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Sen. Cory Booker (D-NJ) explained why marijuana legalization is no laughing matter on Sunday and seemed to take a dig at Sen. Kamala Harris (D-CA) over the way she lightheartedly admitted to smoking cannabis in college.

During a campaign stop in Iowa, the 2020 Democratic presidential candidate was asked where marijuana fits in his criminal justice agenda. Booker emphasized that “a lot of people have a very different perspective on marijuana than I do.”

His next comment appeared to be a veiled criticism of Harris, a rival presidential candidate, who spoke about her personal experience with cannabis and relatively newfound support for legalization on a radio program last month.

“We have presidential candidates and congresspeople and senators that now talk about their marijuana use almost as if it’s funny,” he said. “But meanwhile, in 2017, we had more arrests for marijuana possession in this country than all the violent crime arrests combined.”

While Booker didn’t call Harris out by name, her recent admission—which was followed by a light back-and-forth about what kind of music she listened to when smoking—garnered dozens of headlines and also some backlash (including from her own father). “Half my family is from Jamaica,” she said at the time, laughing. “Are you kidding me?”

Watch Booker’s marijuana comments, about 37:40 into the video below:

(Sen. Bernie Sanders (I-VT) also recently talked about his cannabis experience, but the conversation wasn’t as humorous in comparison and received significantly less media coverage.)

Booker’s jab may offer a window into future Democratic presidential debates, with support for legalization increasingly being seen as the bare minimum requirement on the issue and candidates competing to address its implementation more thoughtfully.

It could also be an early sign that Harris’s record as a prosecutor who oversaw the sentencing of people for nonviolent drug offenses is a vulnerability that Booker and other candidates may seek to exploit before the Democratic electorate, which overwhelmingly supports legalizing marijuana.

Harris’s giggle-filled admission of her past cannabis consumption in the February radio interview wasn’t the first time she treated the marijuana issue as a laughing matter.

In 2014, she dismissively laughed off a reporter’s question about legalization instead of providing a substantive response on her position.

Harris also made an attempt at a cannabis joke in a January appearance on Stephen Colbert’s show, saying that the reason she looks so happy on the cover of her book is “not because I smoked a joint or anything, even though we legalized.”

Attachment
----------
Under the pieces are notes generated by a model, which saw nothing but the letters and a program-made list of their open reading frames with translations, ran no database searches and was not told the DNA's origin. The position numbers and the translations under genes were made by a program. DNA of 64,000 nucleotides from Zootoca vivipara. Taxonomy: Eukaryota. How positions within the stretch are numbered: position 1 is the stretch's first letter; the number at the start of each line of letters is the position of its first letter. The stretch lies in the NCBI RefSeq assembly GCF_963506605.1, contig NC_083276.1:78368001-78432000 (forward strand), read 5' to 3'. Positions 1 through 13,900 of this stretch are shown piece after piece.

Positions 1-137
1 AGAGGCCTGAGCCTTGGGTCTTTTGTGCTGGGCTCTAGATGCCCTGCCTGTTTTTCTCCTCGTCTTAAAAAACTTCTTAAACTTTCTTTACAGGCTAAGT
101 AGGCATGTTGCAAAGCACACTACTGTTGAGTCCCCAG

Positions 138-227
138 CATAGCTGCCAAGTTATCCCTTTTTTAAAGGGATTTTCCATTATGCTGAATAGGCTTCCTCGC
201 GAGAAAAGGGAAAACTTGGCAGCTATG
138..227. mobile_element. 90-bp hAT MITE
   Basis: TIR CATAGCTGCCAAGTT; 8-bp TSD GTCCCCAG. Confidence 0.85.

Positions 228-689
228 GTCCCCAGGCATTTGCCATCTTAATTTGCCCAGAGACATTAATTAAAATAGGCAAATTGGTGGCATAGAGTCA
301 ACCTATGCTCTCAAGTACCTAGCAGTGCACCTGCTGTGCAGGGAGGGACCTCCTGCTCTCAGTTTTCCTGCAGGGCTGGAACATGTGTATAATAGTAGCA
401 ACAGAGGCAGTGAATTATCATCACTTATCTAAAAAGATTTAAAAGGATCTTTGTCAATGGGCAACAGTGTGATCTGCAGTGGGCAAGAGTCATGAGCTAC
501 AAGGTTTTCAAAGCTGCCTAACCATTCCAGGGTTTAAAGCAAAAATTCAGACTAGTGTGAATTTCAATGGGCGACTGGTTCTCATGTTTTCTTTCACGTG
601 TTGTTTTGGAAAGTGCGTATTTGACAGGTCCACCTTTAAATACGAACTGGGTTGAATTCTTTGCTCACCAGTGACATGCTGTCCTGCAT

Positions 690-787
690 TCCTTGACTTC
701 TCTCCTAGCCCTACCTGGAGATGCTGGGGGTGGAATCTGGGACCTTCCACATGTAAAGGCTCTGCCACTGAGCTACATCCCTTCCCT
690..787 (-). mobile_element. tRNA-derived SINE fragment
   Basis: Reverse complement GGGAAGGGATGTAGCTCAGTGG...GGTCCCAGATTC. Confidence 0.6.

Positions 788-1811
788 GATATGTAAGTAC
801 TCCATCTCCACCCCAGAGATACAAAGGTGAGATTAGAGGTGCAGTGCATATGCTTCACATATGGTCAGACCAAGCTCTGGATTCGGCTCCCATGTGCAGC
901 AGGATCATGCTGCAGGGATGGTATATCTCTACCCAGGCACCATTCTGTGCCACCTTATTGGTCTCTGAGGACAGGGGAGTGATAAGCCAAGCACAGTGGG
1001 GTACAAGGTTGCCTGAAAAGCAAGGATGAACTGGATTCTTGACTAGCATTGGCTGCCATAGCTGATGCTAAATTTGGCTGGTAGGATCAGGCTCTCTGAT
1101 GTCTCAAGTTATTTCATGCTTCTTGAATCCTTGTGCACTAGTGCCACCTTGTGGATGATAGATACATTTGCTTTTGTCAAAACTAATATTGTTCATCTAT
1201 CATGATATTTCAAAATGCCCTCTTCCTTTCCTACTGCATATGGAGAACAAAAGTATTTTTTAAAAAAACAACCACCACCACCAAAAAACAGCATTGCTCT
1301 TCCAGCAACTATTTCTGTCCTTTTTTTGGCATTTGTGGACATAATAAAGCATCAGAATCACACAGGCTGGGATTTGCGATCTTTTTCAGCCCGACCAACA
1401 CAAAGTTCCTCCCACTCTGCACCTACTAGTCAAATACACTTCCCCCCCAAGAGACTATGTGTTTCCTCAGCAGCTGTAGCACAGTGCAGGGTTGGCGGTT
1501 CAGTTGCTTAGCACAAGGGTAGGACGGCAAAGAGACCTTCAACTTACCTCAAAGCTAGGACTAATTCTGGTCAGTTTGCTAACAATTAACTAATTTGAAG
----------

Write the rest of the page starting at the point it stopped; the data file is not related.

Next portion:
In his comments on Sunday, Booker spoke about marijuana for several minutes, noting the racially disproportionate arrest rate for cannabis possession and the long-term consequences of having a non-violent drug conviction on a person’s record.

“In Newark, I’m sorry, the margins for error for my kids to experiment with drugs, like people often do, that margin is not there,” he said. “And then one kid gets one charge for possession of marijuana for doing things that two of the last three presidents admitted to doing, and what happens to their lives?”

There are tens of thousands of “collateral consequences” of drug arrests and convictions, he said, ranging from ineligibility for public housing to lost employment opportunities.

“So I’m all for legalizing marijuana. I have the premiere bill in the Senate to do it,” Booker said. “But you know what my bill says? It doesn’t say just that we should deregulate marijuana on the federal level, we should make it legal and let the states do what they want. But it doesn’t stop there, because do not talk to me about legalizing marijuana unless in the same breath you talk to me about expunging the records of the millions of people that are suffering with not being able to find a job.”

“And then on top of that, people who are in prison should be able to petition their way out under the new laws. And more than that, all of this tax revenue that we’re going to get from marijuana should be reinvested in those communities that have been disproportionately targeted by the war on drugs—for education, for drug treatment, for job training programs.”

Booker also talked about an issue that his legislation doesn’t directly address: equity in the marijuana industry. He said he gets “very upset about” about the fact that communities historically targeted by the war on drugs are largely left out of opportunities to participate in the increasingly legal cannabis economy.

“We need to start talking about what I call restorative justice in our system and make sure that when we look at our laws, we create commonsense laws because right now we are spending billions of dollars in this drug war, with this money that could go to infrastructure, it could go to education, it could go to so many more positive things than warehousing human potential in the country that is the leading nation for incarceration when we should be the leading nation for education,” he said.

Kamala Harris Tries To Tell A Marijuana Joke, But Stephen Colbert Isn’t Amused

Photo courtesy of Facebook/ABC News.